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Authors: Tian, Lei
Advisors: Scholes, Gregory D. G. D. S.
Contributors: Chemistry Department
Keywords: Electron transfer
Energy transfer
Homogeneous photocatalysis
Reaction mechanism
Transient absorption spectroscopy
Subjects: Chemistry
Physical chemistry
Issue Date: 2022
Publisher: Princeton, NJ : Princeton University
Abstract: Homogeneous photocatalysis has emerged as a striking methodology revolution to the field of organic synthesis that redefines the traditionally challenging chemical transformations in many ways. The improvements in the substrate scope, the ease of reaction condition, and the reaction performance were exceptional when a light-absorbing photocatalyst was introduced with visible light irradiation, the origin of which was proposed to be the photogenerated highly reactive molecular excited states of the photocatalyst, granting access to unconventional reaction pathways at mild conditions. However, these molecular excited states are elusive to be captured by traditional steady-state post-analysis methods such as nuclear magnetic resonance and mass spectroscopy because of their transient and thermodynamic nonequilibrium nature, making mechanistic investigations challenging. Recognizing the power of time-resolved spectroscopy to probe extremely short-lived species, experimental efforts to address the aforementioned challenge were described by applying ultrafast transient absorption spectroscopy to the mechanistic studies of three different photocatalytic systems in this dissertation. In chapter 2, the mechanistic insights gained from time-resolved spectroscopy studies were reported for a model system, an iridium/nickel photocatalytic C–O cross-coupling reaction. With the discovery of a novel energy-transfer-mediated pathways, the scale of the research was then escalated from model system study to a full mechanistic analysis on a similar iridium/nickel system for a photocatalytic C–N cross-coupling reaction in chapter 3. It is in this project that the perplexity of homogeneous photocatalysis was exposed that a non-trivial switch from oxygen to nitrogen atoms on the coupling partner could alter the final mechanistic picture to a great extent. In chapter 4 time-resolved spectroscopy was exploited to investigate the detailed photoactivation mechanisms for a photocatalytic hydrogenation reaction catalyzed by piano-stool iridium hydride complexes, with a hope to observe the real-time dynamics of one of the simplest chemical reactions, hydrogen atom transfer on the setup. Instead, the unconventional role of iridium hydride as a photosensitizer for this type of reaction was discovered by a combination of spectroscopic measurements, isotopic labeling, structure–reactivity relationships, and computational studies. With these examples, the defining role of time-resolved spectroscopy was consolidated.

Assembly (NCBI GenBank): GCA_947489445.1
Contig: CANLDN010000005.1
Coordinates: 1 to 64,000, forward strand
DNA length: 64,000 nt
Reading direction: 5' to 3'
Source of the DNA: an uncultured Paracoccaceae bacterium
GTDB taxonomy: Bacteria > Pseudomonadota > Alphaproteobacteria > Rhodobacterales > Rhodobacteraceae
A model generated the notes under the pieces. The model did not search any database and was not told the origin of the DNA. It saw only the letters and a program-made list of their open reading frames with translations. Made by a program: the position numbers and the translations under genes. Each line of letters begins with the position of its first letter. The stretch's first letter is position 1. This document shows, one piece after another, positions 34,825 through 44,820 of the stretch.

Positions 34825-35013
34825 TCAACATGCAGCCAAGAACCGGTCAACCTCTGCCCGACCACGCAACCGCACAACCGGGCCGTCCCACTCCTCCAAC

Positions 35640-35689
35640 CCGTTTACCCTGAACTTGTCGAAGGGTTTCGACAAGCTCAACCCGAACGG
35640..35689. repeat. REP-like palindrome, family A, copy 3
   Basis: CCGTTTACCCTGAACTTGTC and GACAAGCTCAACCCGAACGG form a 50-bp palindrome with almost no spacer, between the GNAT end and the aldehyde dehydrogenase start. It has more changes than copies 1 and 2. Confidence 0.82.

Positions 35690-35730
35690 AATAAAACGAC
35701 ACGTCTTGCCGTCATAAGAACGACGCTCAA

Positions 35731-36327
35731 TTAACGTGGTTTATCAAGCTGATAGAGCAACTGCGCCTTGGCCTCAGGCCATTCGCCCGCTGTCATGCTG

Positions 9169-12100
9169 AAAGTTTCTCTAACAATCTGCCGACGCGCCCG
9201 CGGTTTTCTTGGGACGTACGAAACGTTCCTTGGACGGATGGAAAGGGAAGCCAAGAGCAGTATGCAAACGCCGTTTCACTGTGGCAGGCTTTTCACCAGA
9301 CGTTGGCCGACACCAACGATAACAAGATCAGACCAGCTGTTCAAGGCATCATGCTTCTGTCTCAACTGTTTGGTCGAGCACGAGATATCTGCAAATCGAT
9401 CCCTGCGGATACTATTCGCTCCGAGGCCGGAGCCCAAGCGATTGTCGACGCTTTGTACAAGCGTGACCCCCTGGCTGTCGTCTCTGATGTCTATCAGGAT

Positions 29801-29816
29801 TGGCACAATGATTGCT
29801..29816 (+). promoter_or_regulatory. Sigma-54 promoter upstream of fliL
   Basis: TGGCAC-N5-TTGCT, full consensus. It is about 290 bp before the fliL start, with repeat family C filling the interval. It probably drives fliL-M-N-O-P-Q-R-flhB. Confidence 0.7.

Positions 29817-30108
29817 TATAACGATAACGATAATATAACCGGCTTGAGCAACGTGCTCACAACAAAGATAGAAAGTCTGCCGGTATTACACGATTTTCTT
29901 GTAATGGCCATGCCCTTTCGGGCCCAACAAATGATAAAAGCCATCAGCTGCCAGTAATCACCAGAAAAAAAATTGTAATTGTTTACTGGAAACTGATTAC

Alternate format: The Mudd Manuscript Library retains one bound copy of each dissertation. Search for these copies in the library's main catalog:
Type of Material: Academic dissertations (Ph.D.)
Language: en
Appears in Collections:Chemistry

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